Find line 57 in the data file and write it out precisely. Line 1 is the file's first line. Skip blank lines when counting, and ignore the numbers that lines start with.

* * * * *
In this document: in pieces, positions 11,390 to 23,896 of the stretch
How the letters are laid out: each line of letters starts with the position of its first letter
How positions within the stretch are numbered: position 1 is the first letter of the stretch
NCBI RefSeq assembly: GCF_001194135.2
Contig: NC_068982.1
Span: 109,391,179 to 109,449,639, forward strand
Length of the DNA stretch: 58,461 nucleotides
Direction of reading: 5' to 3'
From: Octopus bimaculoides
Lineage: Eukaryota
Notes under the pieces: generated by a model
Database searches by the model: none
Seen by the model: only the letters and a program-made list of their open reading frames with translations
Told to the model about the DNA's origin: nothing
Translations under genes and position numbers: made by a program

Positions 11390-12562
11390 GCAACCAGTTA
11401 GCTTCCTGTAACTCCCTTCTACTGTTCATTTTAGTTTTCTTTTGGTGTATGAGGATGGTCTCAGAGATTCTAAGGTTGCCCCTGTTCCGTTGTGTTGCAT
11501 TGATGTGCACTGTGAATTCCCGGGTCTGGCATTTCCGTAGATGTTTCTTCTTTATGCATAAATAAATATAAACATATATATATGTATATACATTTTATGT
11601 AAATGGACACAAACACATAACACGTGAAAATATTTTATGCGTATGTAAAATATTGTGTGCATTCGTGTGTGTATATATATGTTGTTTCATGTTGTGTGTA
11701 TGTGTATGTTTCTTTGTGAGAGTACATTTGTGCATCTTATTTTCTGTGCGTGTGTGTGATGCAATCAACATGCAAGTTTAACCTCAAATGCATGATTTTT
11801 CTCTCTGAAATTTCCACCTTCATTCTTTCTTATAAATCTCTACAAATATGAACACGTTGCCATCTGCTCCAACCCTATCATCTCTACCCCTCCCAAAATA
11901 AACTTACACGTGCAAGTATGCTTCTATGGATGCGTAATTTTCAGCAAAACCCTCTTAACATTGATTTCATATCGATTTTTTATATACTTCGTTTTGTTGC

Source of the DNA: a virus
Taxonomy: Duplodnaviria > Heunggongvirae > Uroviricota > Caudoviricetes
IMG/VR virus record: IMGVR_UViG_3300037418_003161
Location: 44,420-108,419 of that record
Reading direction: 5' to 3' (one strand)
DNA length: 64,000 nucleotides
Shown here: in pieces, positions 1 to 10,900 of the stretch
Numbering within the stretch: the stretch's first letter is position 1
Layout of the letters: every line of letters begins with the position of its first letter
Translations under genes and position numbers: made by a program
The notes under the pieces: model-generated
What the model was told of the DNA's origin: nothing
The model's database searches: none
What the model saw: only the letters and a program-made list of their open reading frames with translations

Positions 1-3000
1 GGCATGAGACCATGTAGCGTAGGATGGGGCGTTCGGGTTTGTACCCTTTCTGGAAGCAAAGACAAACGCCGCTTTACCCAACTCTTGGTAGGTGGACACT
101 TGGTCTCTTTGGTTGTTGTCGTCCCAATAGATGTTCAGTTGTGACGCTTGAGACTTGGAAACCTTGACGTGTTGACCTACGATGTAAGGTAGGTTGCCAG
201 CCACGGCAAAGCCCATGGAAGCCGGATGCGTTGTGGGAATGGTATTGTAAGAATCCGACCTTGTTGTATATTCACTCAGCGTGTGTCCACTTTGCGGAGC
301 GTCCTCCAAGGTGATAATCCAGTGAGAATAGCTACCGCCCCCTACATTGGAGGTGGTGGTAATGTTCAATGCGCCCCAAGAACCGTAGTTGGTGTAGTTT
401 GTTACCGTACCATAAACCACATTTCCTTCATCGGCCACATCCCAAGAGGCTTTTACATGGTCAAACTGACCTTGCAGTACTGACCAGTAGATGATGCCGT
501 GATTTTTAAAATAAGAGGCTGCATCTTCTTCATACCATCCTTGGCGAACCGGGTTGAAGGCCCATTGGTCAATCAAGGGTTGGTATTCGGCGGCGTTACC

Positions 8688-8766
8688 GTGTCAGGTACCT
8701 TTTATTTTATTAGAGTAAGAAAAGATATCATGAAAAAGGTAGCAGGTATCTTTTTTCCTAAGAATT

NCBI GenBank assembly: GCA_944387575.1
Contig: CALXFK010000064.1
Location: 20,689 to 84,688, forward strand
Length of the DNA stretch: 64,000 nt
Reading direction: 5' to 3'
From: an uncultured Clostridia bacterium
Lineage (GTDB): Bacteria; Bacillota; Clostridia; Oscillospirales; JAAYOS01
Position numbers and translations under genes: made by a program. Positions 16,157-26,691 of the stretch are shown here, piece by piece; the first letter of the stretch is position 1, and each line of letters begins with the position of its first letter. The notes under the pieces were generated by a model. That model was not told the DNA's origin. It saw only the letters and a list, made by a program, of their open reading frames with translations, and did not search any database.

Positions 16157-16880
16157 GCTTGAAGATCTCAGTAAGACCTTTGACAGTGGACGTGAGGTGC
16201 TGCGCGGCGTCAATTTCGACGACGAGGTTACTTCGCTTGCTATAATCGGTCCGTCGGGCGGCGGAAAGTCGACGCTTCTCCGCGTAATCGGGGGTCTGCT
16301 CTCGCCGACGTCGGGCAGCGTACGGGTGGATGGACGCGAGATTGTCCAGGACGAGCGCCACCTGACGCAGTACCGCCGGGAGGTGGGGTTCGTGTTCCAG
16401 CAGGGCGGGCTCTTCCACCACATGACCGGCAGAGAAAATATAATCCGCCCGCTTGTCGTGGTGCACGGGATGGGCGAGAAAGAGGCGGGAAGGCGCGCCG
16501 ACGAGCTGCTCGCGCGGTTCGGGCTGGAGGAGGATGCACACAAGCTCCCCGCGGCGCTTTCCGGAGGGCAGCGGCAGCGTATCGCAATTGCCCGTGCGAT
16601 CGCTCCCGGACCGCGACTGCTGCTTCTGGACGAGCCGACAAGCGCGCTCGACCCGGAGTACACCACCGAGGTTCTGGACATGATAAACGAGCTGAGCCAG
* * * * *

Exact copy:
16157 GCTTGAAGATCTCAGTAAGACCTTTGACAGTGGACGTGAGGTGC